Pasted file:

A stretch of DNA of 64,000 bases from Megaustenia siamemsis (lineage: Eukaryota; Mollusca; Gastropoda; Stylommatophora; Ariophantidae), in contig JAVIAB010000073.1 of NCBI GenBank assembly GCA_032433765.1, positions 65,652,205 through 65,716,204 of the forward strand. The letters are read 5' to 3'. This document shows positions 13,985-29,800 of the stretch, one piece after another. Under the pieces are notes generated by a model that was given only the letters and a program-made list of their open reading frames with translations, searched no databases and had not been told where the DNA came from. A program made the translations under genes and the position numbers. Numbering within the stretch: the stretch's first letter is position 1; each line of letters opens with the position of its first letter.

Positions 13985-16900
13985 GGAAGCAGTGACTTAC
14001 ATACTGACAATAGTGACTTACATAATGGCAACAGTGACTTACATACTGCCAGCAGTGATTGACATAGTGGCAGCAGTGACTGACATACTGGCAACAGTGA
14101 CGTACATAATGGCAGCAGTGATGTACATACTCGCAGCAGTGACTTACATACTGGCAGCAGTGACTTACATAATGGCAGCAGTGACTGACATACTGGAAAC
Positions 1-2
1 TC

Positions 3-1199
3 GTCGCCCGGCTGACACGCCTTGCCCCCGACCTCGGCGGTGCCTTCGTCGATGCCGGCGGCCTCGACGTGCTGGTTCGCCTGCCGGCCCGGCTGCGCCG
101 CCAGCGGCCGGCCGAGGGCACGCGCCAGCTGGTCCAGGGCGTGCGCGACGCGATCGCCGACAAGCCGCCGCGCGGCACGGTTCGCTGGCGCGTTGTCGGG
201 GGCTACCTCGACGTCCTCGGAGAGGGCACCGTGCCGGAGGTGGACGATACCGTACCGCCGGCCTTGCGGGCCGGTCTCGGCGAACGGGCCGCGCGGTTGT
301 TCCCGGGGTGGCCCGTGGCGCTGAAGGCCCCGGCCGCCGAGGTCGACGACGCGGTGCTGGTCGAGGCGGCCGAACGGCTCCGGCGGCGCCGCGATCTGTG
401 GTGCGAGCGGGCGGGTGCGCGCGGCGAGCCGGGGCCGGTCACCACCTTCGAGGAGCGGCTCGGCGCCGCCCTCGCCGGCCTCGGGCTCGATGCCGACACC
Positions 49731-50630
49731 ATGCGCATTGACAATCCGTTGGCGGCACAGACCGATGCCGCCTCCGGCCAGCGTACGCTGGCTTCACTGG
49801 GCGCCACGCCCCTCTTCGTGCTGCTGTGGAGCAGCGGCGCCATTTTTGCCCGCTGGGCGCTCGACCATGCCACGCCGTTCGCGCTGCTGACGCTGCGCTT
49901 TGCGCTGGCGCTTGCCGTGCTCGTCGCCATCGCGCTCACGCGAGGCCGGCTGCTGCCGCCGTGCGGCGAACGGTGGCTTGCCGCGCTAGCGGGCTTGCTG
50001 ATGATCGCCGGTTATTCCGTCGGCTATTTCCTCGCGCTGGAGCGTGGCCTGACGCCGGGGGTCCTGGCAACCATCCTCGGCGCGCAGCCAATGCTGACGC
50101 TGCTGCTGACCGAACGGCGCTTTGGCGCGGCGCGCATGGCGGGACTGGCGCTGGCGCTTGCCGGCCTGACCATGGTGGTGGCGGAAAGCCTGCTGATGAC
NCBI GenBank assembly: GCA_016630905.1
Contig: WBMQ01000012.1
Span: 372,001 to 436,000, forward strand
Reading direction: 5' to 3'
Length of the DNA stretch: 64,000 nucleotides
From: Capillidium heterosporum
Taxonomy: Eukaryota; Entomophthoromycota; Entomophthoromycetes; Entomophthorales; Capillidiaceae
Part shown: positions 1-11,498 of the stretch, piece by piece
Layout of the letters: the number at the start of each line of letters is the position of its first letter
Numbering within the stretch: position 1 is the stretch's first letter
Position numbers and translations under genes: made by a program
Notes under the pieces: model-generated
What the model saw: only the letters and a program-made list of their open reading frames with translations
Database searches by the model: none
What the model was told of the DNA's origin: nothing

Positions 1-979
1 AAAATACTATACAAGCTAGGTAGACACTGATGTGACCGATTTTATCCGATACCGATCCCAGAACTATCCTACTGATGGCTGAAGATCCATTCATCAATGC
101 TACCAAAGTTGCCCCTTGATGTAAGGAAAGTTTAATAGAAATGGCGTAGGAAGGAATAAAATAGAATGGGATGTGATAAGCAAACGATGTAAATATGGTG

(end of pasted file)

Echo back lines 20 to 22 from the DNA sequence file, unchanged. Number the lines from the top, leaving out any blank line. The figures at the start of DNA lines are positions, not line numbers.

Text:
NCBI GenBank assembly: GCA_016630905.1
Contig: WBMQ01000012.1
Span: 372,001 to 436,000, forward strand